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RE: Cisco Security Response: Mitigating Exploitation of the MS06-040 Service Buffer Vulnerability
From: "Tina Bird" <tbird () precision-guesswork com>
Date: Wed, 16 Aug 2006 13:09:54 -0700

 
We have SSL VPN (SVC, Tunneling)
remote users that establish sessions with our corporate network. They
need the ability to map drives to servers once the session is
established. In order to map drives it requires that TCP ports 139 and
445 to be open and there in lies the problem so I cannot filter these
ports. Cisco's ASA Secure Desktop allows me to check for the 
presence of
service packs and any registry entry on the remote client PC's and can
restrict access if they are not installed. 

I have not yet played with Cisco's ASA endpoint-audit functionality, so I
can't speak to that directly. However, be *very* careful in trusting
registry entries only as a check of whether or not a patch is installed. If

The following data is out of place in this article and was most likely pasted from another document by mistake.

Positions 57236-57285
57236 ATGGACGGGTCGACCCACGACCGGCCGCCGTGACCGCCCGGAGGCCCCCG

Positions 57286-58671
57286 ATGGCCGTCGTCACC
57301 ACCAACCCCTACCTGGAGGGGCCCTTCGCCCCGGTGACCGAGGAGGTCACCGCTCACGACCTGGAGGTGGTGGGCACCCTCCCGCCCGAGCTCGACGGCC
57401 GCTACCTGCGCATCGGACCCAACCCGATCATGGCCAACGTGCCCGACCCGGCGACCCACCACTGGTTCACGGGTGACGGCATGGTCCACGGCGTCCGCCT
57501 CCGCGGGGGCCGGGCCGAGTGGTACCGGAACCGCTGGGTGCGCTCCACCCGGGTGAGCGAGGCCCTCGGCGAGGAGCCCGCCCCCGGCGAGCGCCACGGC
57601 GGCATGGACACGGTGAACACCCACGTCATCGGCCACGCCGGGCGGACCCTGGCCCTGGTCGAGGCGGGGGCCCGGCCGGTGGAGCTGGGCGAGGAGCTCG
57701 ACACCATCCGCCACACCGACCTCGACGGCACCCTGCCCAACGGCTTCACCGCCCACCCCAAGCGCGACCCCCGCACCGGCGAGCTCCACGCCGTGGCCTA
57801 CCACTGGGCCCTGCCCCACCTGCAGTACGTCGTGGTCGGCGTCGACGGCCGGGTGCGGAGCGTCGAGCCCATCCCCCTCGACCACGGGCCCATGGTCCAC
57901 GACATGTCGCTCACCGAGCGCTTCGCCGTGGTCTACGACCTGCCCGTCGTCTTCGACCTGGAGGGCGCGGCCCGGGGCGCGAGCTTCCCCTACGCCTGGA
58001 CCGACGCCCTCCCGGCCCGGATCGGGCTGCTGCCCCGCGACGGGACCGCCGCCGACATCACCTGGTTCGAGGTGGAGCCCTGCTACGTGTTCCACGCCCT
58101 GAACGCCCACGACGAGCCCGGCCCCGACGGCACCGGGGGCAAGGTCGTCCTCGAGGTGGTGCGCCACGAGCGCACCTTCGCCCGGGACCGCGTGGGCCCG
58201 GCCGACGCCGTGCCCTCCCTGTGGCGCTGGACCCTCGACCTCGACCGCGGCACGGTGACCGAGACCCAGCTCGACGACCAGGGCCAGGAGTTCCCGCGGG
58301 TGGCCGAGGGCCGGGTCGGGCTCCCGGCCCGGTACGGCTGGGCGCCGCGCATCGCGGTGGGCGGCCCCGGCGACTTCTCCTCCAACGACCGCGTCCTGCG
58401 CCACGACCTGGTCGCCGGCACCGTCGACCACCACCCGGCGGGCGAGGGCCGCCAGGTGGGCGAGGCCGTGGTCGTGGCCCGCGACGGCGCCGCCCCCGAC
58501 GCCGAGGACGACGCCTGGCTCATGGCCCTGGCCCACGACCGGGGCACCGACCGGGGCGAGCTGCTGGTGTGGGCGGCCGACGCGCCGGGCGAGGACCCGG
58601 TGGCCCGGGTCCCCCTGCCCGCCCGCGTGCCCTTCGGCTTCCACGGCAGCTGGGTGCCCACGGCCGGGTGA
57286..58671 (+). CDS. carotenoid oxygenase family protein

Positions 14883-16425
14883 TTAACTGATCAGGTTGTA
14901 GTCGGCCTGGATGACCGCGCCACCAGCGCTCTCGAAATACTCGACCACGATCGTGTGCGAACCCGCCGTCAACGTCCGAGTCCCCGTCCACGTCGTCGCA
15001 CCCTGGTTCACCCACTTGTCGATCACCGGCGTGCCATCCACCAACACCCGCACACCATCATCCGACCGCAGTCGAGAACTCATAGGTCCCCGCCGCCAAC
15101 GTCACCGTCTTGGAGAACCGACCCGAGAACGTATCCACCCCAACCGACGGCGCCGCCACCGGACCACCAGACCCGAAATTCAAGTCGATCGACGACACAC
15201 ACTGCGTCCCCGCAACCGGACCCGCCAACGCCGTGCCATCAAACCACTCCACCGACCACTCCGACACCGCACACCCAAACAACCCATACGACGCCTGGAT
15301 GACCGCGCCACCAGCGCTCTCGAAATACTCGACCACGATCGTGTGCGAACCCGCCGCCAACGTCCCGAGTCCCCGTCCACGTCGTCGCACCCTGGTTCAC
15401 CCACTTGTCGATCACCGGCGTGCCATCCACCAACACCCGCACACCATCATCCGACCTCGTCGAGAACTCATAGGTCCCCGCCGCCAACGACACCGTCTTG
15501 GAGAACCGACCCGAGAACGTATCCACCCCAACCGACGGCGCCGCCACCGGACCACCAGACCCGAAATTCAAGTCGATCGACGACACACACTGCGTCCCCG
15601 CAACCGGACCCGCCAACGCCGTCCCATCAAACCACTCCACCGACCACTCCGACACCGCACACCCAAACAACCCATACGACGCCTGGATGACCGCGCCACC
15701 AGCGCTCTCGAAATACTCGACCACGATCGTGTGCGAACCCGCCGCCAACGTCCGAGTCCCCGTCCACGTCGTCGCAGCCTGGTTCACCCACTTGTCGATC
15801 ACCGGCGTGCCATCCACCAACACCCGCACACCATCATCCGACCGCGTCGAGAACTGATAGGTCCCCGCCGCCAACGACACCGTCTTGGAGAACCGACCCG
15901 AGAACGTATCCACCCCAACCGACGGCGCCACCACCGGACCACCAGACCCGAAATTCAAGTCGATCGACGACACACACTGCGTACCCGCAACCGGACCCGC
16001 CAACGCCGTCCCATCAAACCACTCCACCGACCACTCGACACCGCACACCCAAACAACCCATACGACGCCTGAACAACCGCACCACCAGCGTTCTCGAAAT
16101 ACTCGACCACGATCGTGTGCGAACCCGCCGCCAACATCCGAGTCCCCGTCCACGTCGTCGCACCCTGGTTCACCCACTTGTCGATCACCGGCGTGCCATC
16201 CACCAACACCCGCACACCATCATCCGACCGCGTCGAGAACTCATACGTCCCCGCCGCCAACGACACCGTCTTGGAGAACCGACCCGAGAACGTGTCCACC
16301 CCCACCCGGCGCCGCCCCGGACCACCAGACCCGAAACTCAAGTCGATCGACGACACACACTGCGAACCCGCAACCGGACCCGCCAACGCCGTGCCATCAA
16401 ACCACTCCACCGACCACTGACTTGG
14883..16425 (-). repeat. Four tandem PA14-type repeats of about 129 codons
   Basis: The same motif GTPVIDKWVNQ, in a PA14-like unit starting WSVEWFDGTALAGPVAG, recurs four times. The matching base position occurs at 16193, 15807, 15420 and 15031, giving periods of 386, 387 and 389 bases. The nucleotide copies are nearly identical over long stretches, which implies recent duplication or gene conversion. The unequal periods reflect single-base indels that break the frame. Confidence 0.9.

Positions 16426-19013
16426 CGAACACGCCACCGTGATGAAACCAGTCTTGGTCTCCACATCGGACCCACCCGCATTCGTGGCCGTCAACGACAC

you're relying on Microsoft/Windows Update as your patching system, there
are a number of scenarios in which the registry entry for an update is
created, but the patch itself is not installed (as many of us learned to our
torment during Blaster) -- and of course, the registry doesn't indicate
whether the system has been rebooted since the patch was applied. And even
if Microsoft has improved the validity of the reg key (I haven't checked in
a year or so)...registry keys related to updates are *not* guaranteed to
survive the application of new service packs, which can wreak havoc with
your infrastructure whenever they get around to creating new SPs for your
operating systems.

At the time XP SP2 was released I was working for a company that sells an
endpoint enforcement system. One of our large customers used reg keys for
their patch checks. They did in fact knock a large subset of their endusers
off line, because SP2 removed a bunch of reg keys they were checking.

It's more labour intensive, but my vote for the best "easy" way to check for
patches is to check file versions. YMMV. Even more effective is a mechanism
to validate the file versions *and* the version running in memory, but
that's a lot more work.

HTH -- tbird


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